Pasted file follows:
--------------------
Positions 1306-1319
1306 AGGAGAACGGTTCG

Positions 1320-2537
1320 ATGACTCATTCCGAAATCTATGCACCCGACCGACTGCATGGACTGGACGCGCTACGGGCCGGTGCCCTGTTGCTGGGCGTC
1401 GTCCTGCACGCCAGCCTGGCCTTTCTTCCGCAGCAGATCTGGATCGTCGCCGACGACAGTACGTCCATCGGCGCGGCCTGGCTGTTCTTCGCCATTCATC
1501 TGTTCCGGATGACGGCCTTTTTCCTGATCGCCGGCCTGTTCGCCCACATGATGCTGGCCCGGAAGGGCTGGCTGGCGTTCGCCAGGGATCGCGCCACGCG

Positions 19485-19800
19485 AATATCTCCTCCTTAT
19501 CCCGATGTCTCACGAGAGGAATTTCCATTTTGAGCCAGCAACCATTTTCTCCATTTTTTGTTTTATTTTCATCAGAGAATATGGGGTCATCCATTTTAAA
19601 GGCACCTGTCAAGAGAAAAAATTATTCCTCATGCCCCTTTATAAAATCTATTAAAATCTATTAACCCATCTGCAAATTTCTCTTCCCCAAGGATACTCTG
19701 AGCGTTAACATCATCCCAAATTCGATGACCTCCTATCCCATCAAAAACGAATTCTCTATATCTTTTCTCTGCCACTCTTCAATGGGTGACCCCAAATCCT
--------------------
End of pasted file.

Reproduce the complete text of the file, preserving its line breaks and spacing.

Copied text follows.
Positions 1306-1319
1306 AGGAGAACGGTTCG

Positions 1320-2537
1320 ATGACTCATTCCGAAATCTATGCACCCGACCGACTGCATGGACTGGACGCGCTACGGGCCGGTGCCCTGTTGCTGGGCGTC
1401 GTCCTGCACGCCAGCCTGGCCTTTCTTCCGCAGCAGATCTGGATCGTCGCCGACGACAGTACGTCCATCGGCGCGGCCTGGCTGTTCTTCGCCATTCATC
1501 TGTTCCGGATGACGGCCTTTTTCCTGATCGCCGGCCTGTTCGCCCACATGATGCTGGCCCGGAAGGGCTGGCTGGCGTTCGCCAGGGATCGCGCCACGCG

Positions 19485-19800
19485 AATATCTCCTCCTTAT
19501 CCCGATGTCTCACGAGAGGAATTTCCATTTTGAGCCAGCAACCATTTTCTCCATTTTTTGTTTTATTTTCATCAGAGAATATGGGGTCATCCATTTTAAA
19601 GGCACCTGTCAAGAGAAAAAATTATTCCTCATGCCCCTTTATAAAATCTATTAAAATCTATTAACCCATCTGCAAATTTCTCTTCCCCAAGGATACTCTG
19701 AGCGTTAACATCATCCCAAATTCGATGACCTCCTATCCCATCAAAAACGAATTCTCTATATCTTTTCTCTGCCACTCTTCAATGGGTGACCCCAAATCCT